May 29 is 529 Day, a national observance that acknowledges the importance of the college savings tool, but 66% of Americans still dont understand what 529 plans are, according to financial services firm Edward Jones.
In its annual 529 Plan Awareness Survey, Edward Jones found that only 34% of Americans could correctly identify a 529 plan as a college savings vehicle from among four options, up slightly from 30% in 2014 but down from 37% in 2012.
"Despite headlines focused on the increasingly high costs of college, we still see a significant number of Americans who aren't aware of one of the most important long-term savings vehicles that can help minimize the impact that the cost of education has on families," said Steve Seifert, principal at Edward Jones. "Demographically, people are living longer and having children later in life, narrowing the time between a child's college bills and his or her parents' retirement age. This coupled with the fact that the cost of college is increasing at a much higher rate than inflation, means that many are grappling with how to stay on track to meet savings goals."
Households with income of $100,000 or more were more likely to identify a 529 plan, Edward Jones found. Only 25% of those with household incomes of less than $35,000 could identify a 529 plan.
Respondents with three or more people in their household were more aware of 529 plans than those with only two people. The Edward Jones survey found that respondents with children ages 13 to 17 were less likely to correctly identify the college savings plan than those with children under the age of 13, which was surprising.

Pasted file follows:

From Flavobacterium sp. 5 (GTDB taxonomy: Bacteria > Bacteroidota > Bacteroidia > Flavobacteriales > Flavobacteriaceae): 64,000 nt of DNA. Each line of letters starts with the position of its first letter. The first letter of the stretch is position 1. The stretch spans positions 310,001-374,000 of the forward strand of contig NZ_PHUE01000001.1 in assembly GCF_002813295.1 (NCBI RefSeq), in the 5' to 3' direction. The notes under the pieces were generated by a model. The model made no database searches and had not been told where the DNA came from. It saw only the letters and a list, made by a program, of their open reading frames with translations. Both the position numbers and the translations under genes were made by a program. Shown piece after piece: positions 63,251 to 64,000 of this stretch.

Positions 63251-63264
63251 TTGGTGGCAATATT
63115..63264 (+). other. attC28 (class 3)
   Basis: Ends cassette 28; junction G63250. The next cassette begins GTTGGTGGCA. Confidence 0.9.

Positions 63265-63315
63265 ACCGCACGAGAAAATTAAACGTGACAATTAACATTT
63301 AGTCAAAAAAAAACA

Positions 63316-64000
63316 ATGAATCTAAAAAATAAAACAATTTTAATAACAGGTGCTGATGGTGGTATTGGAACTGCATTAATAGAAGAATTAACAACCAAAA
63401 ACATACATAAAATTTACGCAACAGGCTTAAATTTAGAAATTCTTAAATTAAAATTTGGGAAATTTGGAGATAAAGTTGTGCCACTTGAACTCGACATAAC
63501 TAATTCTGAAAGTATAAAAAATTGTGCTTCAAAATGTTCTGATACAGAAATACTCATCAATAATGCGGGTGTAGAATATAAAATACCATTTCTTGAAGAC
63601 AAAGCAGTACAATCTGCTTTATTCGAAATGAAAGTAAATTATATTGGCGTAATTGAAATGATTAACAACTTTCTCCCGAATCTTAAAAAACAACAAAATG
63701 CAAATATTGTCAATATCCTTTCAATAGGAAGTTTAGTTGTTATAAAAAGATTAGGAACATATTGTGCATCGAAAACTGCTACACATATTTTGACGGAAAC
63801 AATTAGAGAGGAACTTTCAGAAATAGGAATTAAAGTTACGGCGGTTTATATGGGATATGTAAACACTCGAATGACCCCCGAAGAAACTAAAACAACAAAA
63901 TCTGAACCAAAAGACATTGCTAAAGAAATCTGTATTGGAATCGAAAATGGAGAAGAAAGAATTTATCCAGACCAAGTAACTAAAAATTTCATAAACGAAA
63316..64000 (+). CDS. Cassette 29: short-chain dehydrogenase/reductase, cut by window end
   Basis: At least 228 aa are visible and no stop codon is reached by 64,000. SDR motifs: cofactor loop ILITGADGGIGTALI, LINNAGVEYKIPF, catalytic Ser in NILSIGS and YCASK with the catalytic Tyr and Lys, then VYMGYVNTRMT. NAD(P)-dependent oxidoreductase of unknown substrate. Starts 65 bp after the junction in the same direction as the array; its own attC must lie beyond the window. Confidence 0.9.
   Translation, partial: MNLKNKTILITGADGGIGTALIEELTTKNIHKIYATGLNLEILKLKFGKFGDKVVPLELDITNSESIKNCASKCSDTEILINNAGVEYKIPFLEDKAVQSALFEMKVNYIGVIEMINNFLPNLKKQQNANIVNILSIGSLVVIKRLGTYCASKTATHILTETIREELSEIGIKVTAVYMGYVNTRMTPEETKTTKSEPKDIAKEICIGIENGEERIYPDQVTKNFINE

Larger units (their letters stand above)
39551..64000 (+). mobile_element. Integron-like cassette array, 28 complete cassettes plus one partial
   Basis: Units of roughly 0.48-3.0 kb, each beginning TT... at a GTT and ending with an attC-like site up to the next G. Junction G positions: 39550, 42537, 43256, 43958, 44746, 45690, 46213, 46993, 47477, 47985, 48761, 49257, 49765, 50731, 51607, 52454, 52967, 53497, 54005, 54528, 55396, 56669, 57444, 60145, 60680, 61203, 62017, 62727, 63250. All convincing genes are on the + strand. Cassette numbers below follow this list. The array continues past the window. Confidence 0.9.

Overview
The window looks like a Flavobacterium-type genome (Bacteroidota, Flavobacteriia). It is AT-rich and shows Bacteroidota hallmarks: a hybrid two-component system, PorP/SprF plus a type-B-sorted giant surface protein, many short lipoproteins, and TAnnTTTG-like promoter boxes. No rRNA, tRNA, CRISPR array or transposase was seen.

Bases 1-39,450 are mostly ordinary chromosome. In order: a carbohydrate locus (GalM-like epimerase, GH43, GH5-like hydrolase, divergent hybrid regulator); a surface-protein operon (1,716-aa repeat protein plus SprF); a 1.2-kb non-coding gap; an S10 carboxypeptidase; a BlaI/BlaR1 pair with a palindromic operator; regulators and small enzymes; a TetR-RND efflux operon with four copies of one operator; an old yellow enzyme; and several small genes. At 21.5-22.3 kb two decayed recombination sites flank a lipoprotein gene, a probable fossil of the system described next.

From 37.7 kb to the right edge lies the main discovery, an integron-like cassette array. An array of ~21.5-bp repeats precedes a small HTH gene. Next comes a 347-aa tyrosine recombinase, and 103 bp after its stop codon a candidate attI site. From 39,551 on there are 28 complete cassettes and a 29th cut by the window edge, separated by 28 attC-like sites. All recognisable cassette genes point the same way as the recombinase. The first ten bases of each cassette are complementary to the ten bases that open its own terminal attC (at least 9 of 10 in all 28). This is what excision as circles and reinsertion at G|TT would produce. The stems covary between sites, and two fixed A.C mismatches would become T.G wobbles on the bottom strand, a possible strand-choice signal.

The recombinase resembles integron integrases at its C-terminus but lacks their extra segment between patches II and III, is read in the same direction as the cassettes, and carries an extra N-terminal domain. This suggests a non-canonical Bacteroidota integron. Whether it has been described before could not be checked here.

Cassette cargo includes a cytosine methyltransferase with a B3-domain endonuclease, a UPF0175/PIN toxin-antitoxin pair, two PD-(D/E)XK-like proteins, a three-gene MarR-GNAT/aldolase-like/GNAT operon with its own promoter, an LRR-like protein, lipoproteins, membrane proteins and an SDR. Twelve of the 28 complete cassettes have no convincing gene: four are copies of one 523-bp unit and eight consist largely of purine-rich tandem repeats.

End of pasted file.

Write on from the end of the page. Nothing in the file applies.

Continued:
Many myths circulate about the impact of 529 savings plans on a persons ability to receive financial aid or attend certain colleges.
The National Association of Student Financial Aid Administrators attempts to debunk three myths surrounding the 529 plan.
Myth 1: 529 plans will limit a persons financial aid award
Distributions from a college savings plan have no impact on student aid eligibility, according to NASFAA. Under the Higher Education Reconciliation Act of 2005, these accounts are treated as assets of the account owner. Assets have a much lower impact on financial aid eligibility than income, the organization found. Plus, any money saved for college decreases the amount needed to borrow lowering overall college costs and increasing the likelihood students will enroll, NASFAA said.
Myth 2: 529 plans can only be used at state schools
According to NASFAA, there are two types of 529 plans. The College Savings Plan allows individuals to set money aside tax deferred until it is disbursed, federally tax-free, at any accredited institution in the country as well as outside of the United States. The Prepaid Tuition Plan, which is offered by states, guarantees the current tuition rate at specific in-state public colleges and will allow the contract value to be transferred to private or out-of-state schools. The Prepaid Tuition Plan is more limiting as they target tuition prepayment to the sponsoring schools or groups of schools and may have restrictions on the colleges covered by the plan, NASFAA said.
Myth 3: The federal government taxes 529 plan earnings
Contributions are not deductible at the federal level, but earnings in 529 plans grow federal tax-free and will not be taxed when the money is taken out to pay for qualified educational expenses for the beneficiary, NASFAA said.
NASFAA is a nonprofit membership organization that represents more than 20,000 financial aid professionals at nearly 3,000 colleges, universities and career schools across the country.
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